I remember Ivan

It was a beautiful autumn day in NYC as I stood in front of Ivan Karp’s OK Harris Gallery gathering my nerve to walk in and finally meet the man who had juried my work for a prize in a national show.  I took a very deep breath and in I walked.  Sitting behind a desk was a gentleman with a kind smile and he stood to greet me.  I immediately blurted out breathlessly who I was and that I had made an appointment.  He warmly reassured me that he was expecting me.  Needless to say I was thrilled with this nod of recognition and welcoming.  He led me to a desk where I laid out my portfolio, a few slides, photographs of paintings and a resume.  He examined each piece thoughtfully and said that I could walk around and look at the show while he considered the work.   As I walked through the gallery, studying the works, I realized with a bit of queasiness in my stomach that what I was looking at didn’t really fit my type of work or on the other hand my work really wouldn’t fit into this gallery.  As I examined the works more closely I could see I was looking at some very unusual photographs of **********shots with various things inserted into them.   They were oddly pretty with flowers and other objects centrally displayed.  I was looking at work influenced by or produced by Robert Mapplethorpe and becoming more fascinated with these strange *******images by the moment when Ivan came up beside me.  I was embarrassed and I think he sensed this but briefly said something to the nature that this is the kind of work his gallery is focused on right now but thought my work to be very strong and to stay in touch with any new work I do.  My heart sank but I was not surprised at this response.  I left the gallery after the strangely pleasant yet enlightening engagement with my very first NYC gallerist, feeling optimistic.  Now I know after several years have passed and many roadblocks and hurdles that I have managed to survive through, that this encounter left its mark in my memory of memories.  Sadly my correspondence ended with Ivan after a couple of years as I became seriously ill and nothing seemed important anymore except surviving the ominous disease of cancer.  When I learned of his passing I was sitting in my studio and had just looked over at my bookshelf where framed in a little plastic frame is a hand written note I had received from Ivan.  A treasure I will always cherish as much as I treasure the brief encounter I had with the master gallerist in his OK Harris Gallery.  Our paths crossed but briefly and the experience left a profound impact on my karma.  Thank you Ivan Karp, may you always rest in art. LB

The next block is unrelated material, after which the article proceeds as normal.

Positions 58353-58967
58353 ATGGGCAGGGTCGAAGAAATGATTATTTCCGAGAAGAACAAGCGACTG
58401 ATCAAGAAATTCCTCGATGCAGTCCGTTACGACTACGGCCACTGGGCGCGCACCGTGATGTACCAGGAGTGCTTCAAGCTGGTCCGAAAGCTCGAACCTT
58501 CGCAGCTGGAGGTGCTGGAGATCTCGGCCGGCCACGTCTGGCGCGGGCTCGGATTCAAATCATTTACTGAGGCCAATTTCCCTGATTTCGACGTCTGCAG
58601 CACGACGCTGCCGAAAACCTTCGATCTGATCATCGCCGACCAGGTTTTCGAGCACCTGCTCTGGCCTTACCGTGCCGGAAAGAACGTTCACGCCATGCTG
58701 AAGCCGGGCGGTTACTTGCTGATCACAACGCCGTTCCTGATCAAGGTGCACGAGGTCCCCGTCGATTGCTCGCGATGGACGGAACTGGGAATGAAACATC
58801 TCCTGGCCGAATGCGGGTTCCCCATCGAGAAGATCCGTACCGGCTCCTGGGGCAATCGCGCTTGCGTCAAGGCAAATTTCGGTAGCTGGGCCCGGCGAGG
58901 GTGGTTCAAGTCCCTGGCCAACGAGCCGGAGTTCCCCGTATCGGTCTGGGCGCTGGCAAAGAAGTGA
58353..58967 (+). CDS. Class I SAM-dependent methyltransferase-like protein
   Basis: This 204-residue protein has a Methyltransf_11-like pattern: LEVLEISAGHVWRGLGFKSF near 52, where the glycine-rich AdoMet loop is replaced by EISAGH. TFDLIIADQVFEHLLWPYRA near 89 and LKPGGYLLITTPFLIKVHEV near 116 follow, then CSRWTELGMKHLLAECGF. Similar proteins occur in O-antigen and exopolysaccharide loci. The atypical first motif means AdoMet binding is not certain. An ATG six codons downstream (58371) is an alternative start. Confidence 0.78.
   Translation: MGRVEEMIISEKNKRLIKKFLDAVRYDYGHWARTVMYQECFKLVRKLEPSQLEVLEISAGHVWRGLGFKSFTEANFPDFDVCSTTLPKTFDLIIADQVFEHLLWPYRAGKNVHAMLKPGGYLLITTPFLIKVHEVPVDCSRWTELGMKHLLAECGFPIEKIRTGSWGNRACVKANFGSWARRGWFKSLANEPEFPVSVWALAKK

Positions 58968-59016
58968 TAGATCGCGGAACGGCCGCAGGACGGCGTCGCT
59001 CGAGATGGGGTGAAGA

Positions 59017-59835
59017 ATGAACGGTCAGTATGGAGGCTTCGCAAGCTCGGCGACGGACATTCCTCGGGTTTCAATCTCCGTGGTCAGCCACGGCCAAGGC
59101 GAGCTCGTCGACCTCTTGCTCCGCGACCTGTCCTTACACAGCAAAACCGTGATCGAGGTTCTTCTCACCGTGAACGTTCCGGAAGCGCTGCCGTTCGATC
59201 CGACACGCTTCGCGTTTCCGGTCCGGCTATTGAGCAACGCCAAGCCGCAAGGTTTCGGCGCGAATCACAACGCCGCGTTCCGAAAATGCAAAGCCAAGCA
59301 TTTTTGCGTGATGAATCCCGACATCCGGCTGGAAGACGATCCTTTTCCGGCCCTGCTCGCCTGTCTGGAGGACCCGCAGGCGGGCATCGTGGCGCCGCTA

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Linda Bigness is an internationally exhibited artist who maintains a gallery/studio in Syracuse, New York. Her work has been exhibited in several prestigious solo and group shows that have involved notable jurors such as art critic Clement Greenberg, Ivan Karp, director of OK Harris Gallery in NYC, and Tom Piche, director of the Daum Museum of Contemporary Art. In addition, Bigness’ large scale paintings are often selected and commissioned for corporate and residential clients, including the Turning Stone Resort, Merrill Lynch Corporation, Haylor, Freyer and Coon, and Bausch and Lomb. She continues to exhibit professionally at several venues with artwork featured frequently at the Nan Miller Gallery in Rochester, NY. Presently she is working on her latest book and exhibition about abstract art and the contemporary processes used by working artists today. Part of the research for this book is taken from the workshops she teaches and her oil painting and mixed media collage experience. For over 30 years Bigness has used her expertise to share with others the unique beauty and processes of her chosen medium through writing, teaching and professional exhibits. Her first book “Paint It, Tear It, Create It” offered the reader insight into visual abstract thinking through the process of collage into painting. She continues to explore the abstract through surface manipulation using encaustics and oil and is currently working on a new series, the “Journey Stones Revisited,” a reflection upon her extensive travels throughout the United States and Europe.

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